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Center for U.S. and Mexican Law seminar discusses international trade, climate change and diversity



July 2, 2021 - Mexican officials, some of whom are graduates from the University of Houston Law Center, discussed a wide range of topics during the "Houston Goes Global: A Profile of Mexican Diplomacy" conference presented by the University of Houston Law Center's Center for U.S. and Mexican Law. Alfonso López de la Osa Escribano, Director for the Center of U.S. and Mexican Law, began the webinar by noting that Mexican diplomacy is among the most active and dynamic in the world.

Among the topics discussed were:

  • USMCA Comparative aspects: challenges and opportunities,
  • International Organizations and Governance: special mention to Climate change and U.S.-Mexican policies
  • Mexican Women in the world: Diplomacy and International Organizations.

María Cristina Oropeza Zorrilla, who works in the Mexican embassy in Ontario, delivered a presentation on the public diplomacy goals of the USMCA from negotiation to implementation.

“We had to keep it trilateral," Zorrilla said. “That was the main message when we started negotiating. Our public diplomacy effort was to underscore the benefits for the three countries - Canada, the U.S. and Mexico.”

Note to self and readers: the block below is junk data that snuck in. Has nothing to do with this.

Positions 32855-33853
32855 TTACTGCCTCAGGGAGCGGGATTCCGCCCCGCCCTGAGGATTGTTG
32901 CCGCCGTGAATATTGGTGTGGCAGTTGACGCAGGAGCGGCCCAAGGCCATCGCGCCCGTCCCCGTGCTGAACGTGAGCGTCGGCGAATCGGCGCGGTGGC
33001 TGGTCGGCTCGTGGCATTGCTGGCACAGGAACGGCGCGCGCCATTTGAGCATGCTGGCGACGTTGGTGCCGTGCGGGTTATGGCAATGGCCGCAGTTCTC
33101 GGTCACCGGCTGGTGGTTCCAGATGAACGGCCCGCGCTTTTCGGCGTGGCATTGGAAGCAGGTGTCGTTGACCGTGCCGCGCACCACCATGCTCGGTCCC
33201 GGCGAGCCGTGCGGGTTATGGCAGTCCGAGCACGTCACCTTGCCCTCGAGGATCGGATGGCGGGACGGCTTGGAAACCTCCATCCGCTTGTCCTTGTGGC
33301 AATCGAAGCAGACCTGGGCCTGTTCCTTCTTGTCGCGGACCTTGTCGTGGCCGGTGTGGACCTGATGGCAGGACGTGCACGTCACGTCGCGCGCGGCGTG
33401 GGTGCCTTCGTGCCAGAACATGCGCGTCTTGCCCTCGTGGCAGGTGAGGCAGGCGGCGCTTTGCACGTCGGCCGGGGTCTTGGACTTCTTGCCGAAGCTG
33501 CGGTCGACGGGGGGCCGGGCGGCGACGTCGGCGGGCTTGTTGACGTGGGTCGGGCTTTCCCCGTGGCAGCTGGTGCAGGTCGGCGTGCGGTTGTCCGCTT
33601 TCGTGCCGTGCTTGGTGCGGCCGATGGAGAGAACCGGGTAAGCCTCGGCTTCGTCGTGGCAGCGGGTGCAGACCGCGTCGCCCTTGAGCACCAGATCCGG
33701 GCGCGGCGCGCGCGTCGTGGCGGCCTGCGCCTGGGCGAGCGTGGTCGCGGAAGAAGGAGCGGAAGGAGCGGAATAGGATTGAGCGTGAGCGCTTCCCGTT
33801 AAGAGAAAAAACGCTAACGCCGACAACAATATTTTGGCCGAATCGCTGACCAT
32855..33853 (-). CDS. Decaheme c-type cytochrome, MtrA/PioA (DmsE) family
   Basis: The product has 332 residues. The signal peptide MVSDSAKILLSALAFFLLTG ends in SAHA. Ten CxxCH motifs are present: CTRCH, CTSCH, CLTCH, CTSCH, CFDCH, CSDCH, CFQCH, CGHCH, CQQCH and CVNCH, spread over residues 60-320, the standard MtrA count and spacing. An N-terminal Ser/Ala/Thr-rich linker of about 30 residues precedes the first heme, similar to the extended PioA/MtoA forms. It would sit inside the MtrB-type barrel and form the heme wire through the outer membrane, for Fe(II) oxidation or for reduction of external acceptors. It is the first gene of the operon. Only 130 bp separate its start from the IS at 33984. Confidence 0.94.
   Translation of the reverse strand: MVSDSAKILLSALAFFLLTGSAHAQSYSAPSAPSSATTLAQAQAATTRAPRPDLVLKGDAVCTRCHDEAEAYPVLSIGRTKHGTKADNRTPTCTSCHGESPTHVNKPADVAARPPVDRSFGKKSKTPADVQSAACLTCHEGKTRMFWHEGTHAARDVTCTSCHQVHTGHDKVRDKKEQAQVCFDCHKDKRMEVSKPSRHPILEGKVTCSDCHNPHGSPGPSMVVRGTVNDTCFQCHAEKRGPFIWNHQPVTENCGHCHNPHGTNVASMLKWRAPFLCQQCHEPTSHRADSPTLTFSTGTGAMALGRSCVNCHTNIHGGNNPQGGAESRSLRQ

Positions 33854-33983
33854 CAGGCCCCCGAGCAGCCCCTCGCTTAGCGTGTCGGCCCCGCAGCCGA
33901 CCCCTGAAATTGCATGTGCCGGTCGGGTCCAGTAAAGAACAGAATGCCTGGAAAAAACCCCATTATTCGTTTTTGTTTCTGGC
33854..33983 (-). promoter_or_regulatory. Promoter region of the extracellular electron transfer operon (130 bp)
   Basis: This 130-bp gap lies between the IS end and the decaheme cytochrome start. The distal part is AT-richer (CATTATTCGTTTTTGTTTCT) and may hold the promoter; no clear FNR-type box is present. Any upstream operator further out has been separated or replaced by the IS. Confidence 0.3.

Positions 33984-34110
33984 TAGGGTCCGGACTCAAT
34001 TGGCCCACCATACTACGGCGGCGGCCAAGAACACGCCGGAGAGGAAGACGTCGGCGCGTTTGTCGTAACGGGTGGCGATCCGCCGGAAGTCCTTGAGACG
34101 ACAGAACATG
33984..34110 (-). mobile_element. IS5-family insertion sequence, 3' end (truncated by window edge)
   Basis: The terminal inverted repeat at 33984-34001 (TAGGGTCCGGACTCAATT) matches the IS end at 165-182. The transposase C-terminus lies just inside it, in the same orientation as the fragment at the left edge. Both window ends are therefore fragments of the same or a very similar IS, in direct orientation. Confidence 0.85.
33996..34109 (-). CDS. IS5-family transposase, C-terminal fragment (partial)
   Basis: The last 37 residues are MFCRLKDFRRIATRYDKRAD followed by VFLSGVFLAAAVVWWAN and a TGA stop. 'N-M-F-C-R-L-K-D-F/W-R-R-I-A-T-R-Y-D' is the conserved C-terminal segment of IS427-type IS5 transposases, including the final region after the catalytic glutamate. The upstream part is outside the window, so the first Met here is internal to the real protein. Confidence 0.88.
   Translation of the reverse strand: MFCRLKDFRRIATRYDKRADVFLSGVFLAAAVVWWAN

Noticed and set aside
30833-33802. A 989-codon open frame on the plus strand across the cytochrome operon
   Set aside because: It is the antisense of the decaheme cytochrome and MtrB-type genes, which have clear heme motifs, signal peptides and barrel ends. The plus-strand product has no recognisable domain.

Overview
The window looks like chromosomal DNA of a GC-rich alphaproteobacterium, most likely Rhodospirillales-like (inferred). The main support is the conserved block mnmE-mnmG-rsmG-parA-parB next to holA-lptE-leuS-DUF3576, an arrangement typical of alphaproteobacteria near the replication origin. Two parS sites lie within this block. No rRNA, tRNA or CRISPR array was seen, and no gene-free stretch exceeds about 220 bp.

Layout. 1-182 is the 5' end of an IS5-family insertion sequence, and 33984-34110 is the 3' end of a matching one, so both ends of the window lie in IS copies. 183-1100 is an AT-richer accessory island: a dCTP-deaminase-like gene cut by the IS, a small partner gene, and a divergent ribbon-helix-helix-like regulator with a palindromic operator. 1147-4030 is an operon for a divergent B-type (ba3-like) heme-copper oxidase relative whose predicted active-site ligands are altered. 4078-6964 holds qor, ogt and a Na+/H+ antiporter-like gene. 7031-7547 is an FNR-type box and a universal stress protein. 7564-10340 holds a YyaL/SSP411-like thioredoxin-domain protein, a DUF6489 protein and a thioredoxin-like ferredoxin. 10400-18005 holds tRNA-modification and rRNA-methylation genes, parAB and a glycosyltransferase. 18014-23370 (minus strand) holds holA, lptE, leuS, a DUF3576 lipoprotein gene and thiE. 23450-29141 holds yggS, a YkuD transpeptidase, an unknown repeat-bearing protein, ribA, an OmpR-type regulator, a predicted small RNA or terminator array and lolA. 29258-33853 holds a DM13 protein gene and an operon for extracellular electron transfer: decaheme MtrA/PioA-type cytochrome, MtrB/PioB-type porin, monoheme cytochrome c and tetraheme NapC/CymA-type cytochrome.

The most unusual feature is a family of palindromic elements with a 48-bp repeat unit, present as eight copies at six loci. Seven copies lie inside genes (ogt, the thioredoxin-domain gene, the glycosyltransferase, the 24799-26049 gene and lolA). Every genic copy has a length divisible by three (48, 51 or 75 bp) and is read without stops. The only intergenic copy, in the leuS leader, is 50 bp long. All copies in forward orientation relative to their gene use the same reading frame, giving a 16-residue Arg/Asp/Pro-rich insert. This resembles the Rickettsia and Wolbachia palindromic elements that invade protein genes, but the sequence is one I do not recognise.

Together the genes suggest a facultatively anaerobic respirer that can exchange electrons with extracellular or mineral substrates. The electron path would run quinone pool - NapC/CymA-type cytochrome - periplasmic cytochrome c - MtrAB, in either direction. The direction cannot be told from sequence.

In the second panel, Miguel Angel Reyes Moncayo of the Mexican Ministry of Foreign Affairs detailed aspects of climate change policy in Mexico, focusing on the guidelines of the Paris Agreement adopted in 2015.

“Mexico is among the top 20 countries with the highest emission rates out of the 159 nations considered by the U.N. Even though the first 10 emitters are responsible for about two-thirds of global emissions, Mexico has also taken its responsibility to reduce carbon emissions and achieve the global goal of zero emissions in the long-term. Mexico is a very active actor in the international leader on the multi-lateral level.”

In the final discussion, Alicia Kerber of the Consul General of Mexico, discussed how women are often relegated to advisory or assistant roles in the diplomacy arena.

"In the field of international relations, we have witnessed big changes and great paradoxes. While are all these changes are happening, there is one issue that does not seem to advance as much as we would like - gender equality in the world of diplomacy and international organization,” Kerber said.

“Seen as a traditionally male domain, existing power structures within the diplomatic infrastructure reinforce gender inequality and discriminatory practices, making it difficult for women to enter diplomacy at the highest position.”

Additional sponsors for the event were the Consulate General of Mexico in Houston and the Mexican Secretariat of Foreign Affairs.

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